|Monomethyl fumarate (Bafiertam)||Oral||Twice a day|
|Natalizumab (Tysabri)||IV infusion||Monthly|
|Ocrelizumab (Ocrevus)||IV infusion||Every six months|
|Ozanimod (Zeposia)||Oral||Once a day|
|Peginterferon beta-1a (Plegridy)||Injection||Every two weeks|
|Siponimod (Mayzent)||Oral||Once a day|
|Teriflunomide (Aubagio)||Oral||Once a day|
|Dimethyl fumarate (Tecfidera)||Oral||Twice a day|
Based on information sourced from “Treatment for MS” provided by MS Focus at https://msfocus.org/Get-Educated/Treatment-for-MS.aspx.
Remember that no DMT can cure or completely stop MS. According to the CMSC, switching treatments may be considered when:
You’ll need to communicate with your health care provider when you believe you’re having a relapse. It can sometimes be difficult to know whether you’re experiencing a clinical MS relapse or MS symptoms made worse by stress or infection. Read more about how to know when you’re having a relapse, what they feel like, and how long they last.
Among the DMTs approved for treating RRMS, there are several mechanisms of action — in other words, different ways of working. Most DMTs modify different aspects of the immune system to prevent autoimmune attacks on the myelin that sheathes nerve fibers. Understanding how DMTs work can provide insight into why your doctor recommends a medication. For instance, if you are switching drugs because the DMT you have been taking has been ineffective, your doctor will likely recommend a drug with a different mechanism of action.
Here’s a breakdown of DMTs for relapsing MS by mechanism of action.
|HOW DIFFERENT DMTs WORK IN RELAPSING-REMITTING MS|
|Disease-Modifying Treatments||Believed Mechanism of Action|
|Ublituximab (Briumvi)||A monoclonal antibody designed to bind B cells — a type of white blood cell — and decrease their numbers|
Interferon beta-1b (Betaseron)
|Beta-interferons inhibit T-cell numbers and activation. They encourage the activity of regulatory T cells and the death of T cells involved in autoimmunity. They help prevent the migration of white blood cells across the blood-brain barrier.|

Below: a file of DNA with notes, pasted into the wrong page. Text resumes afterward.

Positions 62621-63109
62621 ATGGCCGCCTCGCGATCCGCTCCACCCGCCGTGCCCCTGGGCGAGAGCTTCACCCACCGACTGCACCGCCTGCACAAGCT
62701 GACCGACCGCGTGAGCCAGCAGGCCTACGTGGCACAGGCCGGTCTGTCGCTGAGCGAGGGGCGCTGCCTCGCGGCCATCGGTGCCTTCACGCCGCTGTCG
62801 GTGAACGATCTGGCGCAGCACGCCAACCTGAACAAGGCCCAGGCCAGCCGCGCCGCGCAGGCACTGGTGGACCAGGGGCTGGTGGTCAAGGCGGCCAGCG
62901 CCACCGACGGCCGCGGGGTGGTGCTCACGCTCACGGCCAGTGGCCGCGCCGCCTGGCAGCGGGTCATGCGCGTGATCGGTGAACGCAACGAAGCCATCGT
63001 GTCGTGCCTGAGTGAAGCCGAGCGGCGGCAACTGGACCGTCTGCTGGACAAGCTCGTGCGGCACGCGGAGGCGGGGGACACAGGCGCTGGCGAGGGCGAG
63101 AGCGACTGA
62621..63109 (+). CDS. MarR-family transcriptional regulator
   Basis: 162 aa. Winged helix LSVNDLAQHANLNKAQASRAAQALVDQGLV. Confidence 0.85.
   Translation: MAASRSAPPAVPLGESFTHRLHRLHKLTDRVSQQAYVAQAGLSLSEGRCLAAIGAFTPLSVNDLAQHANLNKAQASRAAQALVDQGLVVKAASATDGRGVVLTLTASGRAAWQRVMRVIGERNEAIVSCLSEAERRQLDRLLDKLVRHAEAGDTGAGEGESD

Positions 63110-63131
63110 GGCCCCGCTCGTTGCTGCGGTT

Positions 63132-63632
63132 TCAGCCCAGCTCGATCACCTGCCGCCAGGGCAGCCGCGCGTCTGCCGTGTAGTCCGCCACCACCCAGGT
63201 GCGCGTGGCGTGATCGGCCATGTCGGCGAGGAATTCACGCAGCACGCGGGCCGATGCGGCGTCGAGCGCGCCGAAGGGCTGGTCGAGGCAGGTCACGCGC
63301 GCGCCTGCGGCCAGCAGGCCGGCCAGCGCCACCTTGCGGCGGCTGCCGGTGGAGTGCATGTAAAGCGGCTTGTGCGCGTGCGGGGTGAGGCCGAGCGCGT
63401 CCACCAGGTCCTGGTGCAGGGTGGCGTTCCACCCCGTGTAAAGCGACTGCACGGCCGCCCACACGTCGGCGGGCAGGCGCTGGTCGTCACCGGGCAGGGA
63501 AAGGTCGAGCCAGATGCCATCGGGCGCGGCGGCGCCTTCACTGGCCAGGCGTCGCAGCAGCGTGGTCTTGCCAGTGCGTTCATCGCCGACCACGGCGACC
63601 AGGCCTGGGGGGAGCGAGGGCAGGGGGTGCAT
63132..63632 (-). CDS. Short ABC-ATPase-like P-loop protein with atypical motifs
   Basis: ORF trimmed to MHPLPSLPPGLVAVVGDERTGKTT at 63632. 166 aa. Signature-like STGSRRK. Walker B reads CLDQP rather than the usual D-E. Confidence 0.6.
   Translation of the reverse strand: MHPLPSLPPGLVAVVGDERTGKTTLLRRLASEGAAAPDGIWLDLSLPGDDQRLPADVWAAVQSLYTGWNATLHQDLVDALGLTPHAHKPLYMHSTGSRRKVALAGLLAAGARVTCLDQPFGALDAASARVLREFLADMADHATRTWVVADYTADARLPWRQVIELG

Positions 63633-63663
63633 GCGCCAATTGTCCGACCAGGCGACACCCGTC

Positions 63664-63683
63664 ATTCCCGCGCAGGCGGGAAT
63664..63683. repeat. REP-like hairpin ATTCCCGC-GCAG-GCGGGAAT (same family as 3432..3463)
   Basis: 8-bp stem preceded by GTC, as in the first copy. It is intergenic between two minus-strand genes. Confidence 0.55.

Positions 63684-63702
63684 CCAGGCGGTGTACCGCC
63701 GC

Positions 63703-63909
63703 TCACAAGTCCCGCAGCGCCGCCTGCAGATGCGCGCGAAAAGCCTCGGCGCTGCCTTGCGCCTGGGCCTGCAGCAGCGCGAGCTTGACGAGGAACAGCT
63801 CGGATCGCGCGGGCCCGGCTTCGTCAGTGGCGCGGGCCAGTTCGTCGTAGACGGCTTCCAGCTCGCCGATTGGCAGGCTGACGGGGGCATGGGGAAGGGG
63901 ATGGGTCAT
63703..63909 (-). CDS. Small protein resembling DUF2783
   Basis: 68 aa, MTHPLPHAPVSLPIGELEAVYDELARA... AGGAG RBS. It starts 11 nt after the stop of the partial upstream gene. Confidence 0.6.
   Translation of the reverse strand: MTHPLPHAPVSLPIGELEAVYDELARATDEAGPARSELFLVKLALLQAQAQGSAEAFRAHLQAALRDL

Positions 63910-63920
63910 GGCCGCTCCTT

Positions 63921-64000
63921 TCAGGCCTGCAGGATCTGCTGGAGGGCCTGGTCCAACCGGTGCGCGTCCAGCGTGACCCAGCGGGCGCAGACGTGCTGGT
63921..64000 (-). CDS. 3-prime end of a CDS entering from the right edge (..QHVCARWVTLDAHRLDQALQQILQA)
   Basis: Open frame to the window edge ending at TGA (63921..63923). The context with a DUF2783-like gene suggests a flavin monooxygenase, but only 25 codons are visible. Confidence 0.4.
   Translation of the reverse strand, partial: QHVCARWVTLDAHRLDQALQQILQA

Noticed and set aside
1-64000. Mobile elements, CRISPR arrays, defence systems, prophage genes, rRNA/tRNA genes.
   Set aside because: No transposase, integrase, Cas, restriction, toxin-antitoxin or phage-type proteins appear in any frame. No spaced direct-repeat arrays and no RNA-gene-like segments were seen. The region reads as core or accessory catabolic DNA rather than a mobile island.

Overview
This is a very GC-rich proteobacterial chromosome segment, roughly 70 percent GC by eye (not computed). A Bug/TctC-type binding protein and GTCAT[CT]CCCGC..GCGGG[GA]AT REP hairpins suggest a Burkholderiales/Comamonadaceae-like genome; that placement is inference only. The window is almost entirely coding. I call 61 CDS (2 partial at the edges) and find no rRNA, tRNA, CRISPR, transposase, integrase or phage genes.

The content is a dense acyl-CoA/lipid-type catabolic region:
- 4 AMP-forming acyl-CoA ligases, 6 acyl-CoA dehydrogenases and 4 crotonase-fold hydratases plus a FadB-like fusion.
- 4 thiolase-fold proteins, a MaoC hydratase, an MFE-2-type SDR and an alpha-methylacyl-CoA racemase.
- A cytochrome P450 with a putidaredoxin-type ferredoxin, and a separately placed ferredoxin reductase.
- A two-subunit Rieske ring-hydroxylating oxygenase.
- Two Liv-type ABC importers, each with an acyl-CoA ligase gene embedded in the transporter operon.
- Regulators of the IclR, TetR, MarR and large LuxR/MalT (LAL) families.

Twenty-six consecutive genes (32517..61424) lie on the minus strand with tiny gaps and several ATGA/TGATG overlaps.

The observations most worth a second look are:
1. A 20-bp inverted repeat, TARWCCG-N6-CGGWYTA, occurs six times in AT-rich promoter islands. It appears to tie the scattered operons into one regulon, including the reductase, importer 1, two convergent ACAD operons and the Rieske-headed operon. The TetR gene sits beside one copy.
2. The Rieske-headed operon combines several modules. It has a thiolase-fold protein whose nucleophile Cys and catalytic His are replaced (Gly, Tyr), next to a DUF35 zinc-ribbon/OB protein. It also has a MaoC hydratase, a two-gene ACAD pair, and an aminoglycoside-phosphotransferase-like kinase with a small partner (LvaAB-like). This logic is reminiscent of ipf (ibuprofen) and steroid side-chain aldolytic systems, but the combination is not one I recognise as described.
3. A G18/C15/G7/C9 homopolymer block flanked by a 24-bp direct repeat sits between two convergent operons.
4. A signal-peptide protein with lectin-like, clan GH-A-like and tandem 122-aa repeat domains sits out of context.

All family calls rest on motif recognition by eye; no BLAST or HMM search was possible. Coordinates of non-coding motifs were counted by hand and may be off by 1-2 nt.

Interferon beta-1a (Avonex)
|These work similarly to interferon beta-1b, above.|
Glatiramer acetate (Copaxone)
|Glatiramer acetate encourages and activates helper T cells and regulatory T cells. It supports the growth and development of neurons (brain cells). It may also target antigen-presenting cells involved in autoimmune attacks.|
|These drugs block white blood cells from leaving lymph nodes, reducing their numbers in the central nervous system.|
|Teriflunomide reduces the number of activated white blood cells in the central nervous system.|
Monomethyl fumarate (Bafiertam)b
Dimethyl fumarate (Tecfidera)
Diroximel fumarate (Vumerity)
|These reduce inflammation involved in MS.|
|Natalizumab (Tysabri)||Natalizumab prevents white blood cells from migrating into inflamed tissues.|
|Cladribine (Mavenclad)c||Cladribine reduces the number of white blood cells, especially B cells.|
|Alemtuzumab lowers the number of circulating B cells and T cells.|
|These drugs encourage the destruction of B cells involved in MS attacks.|
Based on information sourced from “CMSC Practical Guidelines for the Selection of Disease-Modifying Therapies in Multiple Sclerosis” at https://cmscscholar.org/cmsc-practical-guidelines-for-the-selection-of-disease-modifying-therapies-in-ms/
For people living with active relapsing MS, the only way to know whether a DMT will be effective is to begin taking it. Many people with relapsing MS find it necessary to switch to a different DMT over the course of their treatment.
For better conversations with your neurologist about treatment options for relapsing MS, read What To Tell Your Physician About Relapsing MS Treatments and 13 Things To Ask.
On MyMSTeam, the social network for people with multiple sclerosis and their loved ones, more than 195,000 members come together to ask questions, give advice, and share their stories with those who understand life with MS.